Photo by Pedro Alves da Veiga, 2018
Songs for Summer… this one by early Santana, introduced to me by my cousins (who were musically always one step ahead) via the double-album Moonflower. We spent a Summer vacation together in Southern France and listened to it incessantly. I fell in love with it in no time.
Listening now, what stands out are the melancholic echoes of Mahavishnu and Woodstock, as well as the gorgeous bite of Mexican idioms merging with the soothing landscapes of California…
As the landscape of popular culture changed, Carlos Santana gradually lost the plot… after crossing his own musical desert (avoid their 1980s output for your own good), he resurrected in the late 1990s as a gigantic pop phenomenon. But this was another Santana, one I have no interest in; anything up until around 1977 is definitely worth it, I’d say.
David Sylvian’s “Brilliant Trees” triggered a personal epiphany, all the way back in 1984… it opened up a way of seeing, a way of listening and a way of reflecting. It may well have been the beginning of a gradual shedding of the “angry young man” persona, a slow path towards adulthood.
And it may well have provided me with my first synaesthetic musical experience: to this day, Weathered Wall conjures incredibly vivid images of a seaside village at dawn immersed in fog. Go figure.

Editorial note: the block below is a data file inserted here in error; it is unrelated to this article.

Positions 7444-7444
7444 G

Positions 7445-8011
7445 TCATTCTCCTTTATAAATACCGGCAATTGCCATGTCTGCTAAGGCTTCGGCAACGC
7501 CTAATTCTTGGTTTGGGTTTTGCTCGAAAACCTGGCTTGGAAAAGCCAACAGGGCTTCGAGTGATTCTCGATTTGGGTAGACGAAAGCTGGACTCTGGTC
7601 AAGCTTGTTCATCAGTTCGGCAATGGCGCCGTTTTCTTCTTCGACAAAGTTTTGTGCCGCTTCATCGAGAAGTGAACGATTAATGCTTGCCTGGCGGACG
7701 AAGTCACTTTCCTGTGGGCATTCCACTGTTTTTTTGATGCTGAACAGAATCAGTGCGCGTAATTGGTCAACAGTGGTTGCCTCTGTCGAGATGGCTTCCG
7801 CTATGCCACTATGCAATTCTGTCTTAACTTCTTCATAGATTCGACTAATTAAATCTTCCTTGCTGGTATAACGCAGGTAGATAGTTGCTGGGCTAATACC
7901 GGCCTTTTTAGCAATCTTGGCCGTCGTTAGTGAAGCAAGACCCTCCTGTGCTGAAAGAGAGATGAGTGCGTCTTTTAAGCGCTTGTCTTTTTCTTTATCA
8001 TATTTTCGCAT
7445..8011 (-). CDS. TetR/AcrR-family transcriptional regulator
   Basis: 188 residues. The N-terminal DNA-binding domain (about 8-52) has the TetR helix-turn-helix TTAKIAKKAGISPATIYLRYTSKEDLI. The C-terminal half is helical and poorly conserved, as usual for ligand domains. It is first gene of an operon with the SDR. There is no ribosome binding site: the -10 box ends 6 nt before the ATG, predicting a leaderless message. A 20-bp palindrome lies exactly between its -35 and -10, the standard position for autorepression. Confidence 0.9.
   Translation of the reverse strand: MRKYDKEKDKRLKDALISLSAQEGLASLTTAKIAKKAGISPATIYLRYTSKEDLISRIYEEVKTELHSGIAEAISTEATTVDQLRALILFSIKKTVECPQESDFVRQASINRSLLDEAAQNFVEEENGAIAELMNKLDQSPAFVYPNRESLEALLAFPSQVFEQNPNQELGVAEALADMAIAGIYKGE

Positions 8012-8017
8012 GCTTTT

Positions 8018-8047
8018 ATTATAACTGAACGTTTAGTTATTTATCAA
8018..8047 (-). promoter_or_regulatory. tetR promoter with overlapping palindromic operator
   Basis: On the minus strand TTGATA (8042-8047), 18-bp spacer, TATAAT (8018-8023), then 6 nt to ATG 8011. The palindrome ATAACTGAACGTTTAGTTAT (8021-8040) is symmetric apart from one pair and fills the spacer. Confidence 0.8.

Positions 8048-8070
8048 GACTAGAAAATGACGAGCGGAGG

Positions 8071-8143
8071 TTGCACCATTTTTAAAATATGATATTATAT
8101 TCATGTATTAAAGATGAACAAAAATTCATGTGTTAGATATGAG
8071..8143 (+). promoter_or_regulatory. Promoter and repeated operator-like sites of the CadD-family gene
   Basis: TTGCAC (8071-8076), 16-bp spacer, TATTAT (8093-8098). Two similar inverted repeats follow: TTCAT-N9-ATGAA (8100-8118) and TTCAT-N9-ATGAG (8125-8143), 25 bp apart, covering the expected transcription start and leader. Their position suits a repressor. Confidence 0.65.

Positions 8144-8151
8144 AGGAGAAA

In this corridor we bathe in white
from walls to garments to a filtered sunshine
beyond the curtains, Life takes place
So they say
The chamber is quiet, attentive
All devices buzz, expectant
And vital signs declare normalcy
In this circle lies an unspoken complicity
A hunger emerges for all else, elsewhere
from bile and vertigo, hope against hope
I’ve been having very vivid dreams lately… where I find myself in past locations, open landscapes… journeys, pilgrimages, biographical resolutions, dear departed suddenly alive.
Had one of these last night, where enmeshed in the detailed narrative a melody emerged. I woke up trying to recall who was/were the author(s)… spent the whole morning trying to remember to no avail.
I just did. It perfectly conveys the mood in these current dreams of mine:
Thomas Leer is one of the great unsung heroes of the 1980s… supremely talented, with a gorgeous voice and a gift for melody and groove and texture -and- mood, his career somehow never really took off. A cult-like figure of the indie/electronic scene (“Contradictions LP” is pure gold), he proceeded to try pop (“Scale of Ten”) but just wasn’t able to compete with the giants. Then again, he may have made too many concessions at this point…